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  1. smileandnodyall says

    We have had three military moves in the past 13 months, and people always ask me how the kids do during our loooooong times spent in hotel rooms. But the kids usually aren't the problem! Its my husband and I. I suffer without the routine of regular life, and The huz has zero motivation to do anything, from eating his own breakfast to walking out the door to play kickball with us. Such close quarters makes you want to rip your hair out, and I agree about the computer and television: they are not nearly as enjoyable as they ought to be! I can absolutely, positively second and third all of your suggestions here. And, if I ever *do* have to live in a bunker, I hope it's this one(!)….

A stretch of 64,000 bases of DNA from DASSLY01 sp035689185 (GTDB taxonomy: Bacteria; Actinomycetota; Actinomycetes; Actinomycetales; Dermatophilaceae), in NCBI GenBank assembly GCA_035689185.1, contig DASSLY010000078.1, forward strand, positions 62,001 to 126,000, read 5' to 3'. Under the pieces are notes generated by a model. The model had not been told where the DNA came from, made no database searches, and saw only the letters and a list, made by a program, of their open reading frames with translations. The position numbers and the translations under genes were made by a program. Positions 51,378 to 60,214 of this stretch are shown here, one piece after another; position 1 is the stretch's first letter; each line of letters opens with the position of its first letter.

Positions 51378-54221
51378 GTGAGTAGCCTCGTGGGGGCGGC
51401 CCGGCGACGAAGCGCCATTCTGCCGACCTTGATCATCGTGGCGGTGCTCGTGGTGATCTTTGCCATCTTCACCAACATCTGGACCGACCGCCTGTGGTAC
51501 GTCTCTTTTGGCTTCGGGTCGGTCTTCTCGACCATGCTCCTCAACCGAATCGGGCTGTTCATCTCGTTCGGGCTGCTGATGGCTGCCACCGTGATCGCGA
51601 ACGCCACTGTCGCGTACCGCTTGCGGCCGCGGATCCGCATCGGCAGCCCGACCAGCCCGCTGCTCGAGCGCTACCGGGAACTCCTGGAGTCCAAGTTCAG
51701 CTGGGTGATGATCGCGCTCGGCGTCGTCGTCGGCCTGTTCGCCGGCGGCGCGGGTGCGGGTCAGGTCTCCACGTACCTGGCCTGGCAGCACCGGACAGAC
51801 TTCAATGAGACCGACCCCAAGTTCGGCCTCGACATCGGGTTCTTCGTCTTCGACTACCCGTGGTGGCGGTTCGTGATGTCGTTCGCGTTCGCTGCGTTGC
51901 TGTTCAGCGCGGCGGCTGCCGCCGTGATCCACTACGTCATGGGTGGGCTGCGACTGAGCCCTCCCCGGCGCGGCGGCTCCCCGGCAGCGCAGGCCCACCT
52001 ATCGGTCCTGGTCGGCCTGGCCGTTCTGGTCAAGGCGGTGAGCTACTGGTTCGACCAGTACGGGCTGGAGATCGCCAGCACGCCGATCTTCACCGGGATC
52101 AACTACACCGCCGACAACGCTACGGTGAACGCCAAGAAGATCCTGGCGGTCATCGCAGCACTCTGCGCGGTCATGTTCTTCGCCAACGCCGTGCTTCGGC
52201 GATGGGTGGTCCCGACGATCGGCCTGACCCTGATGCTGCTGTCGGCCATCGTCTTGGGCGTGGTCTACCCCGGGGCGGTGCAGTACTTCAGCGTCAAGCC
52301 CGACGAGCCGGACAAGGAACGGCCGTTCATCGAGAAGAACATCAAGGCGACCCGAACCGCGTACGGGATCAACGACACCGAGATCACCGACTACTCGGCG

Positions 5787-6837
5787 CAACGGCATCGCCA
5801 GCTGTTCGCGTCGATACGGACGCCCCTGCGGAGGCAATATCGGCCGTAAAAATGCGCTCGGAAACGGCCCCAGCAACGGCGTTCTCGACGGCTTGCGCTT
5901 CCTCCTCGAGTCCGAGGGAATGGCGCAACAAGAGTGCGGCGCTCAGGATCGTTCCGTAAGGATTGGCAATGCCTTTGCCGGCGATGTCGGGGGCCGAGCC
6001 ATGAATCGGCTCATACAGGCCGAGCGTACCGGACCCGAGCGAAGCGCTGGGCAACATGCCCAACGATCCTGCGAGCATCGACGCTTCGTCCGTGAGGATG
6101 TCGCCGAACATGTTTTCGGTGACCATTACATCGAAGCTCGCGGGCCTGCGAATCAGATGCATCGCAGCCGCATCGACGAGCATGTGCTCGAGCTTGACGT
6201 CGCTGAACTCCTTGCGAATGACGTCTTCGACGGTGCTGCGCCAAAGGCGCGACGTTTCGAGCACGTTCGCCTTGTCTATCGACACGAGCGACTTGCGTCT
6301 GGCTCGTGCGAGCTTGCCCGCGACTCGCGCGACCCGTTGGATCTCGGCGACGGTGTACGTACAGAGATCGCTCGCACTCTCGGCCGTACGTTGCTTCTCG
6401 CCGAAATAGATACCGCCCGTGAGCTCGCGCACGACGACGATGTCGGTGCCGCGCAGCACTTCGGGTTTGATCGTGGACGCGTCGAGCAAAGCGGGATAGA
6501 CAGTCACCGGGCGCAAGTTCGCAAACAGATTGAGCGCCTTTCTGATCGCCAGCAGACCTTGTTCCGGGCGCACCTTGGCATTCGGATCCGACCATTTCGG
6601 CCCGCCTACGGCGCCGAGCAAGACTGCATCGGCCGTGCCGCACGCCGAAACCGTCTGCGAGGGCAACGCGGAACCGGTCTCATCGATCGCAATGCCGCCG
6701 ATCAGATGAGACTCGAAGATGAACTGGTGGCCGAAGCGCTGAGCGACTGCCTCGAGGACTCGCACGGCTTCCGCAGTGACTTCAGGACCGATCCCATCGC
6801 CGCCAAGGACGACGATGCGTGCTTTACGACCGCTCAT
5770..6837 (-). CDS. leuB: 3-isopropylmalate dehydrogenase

2. Rachel says

    I feel your pain. We have been living with our four kids in a 300 sq ft travel trailer for two years while we build our log home. The stress of building a house, homeschooling, living in this tiny space, and a husband who works out of town usually five and a half days a week can get to me sometimes. And if that isn't enough now I'm trying to figure out food storage and emergency supplies.

  3. says

    I remember when we first moved from our nice big farmhouse in Central Texas to a teeny tiny 2 bedroom duplex in our new home town.. I thought I might lose my sanity being so confined and crammed next to loud neighbors who were 1000 times more social than I would ever be comfortable with.. So glad to be back in the country! :)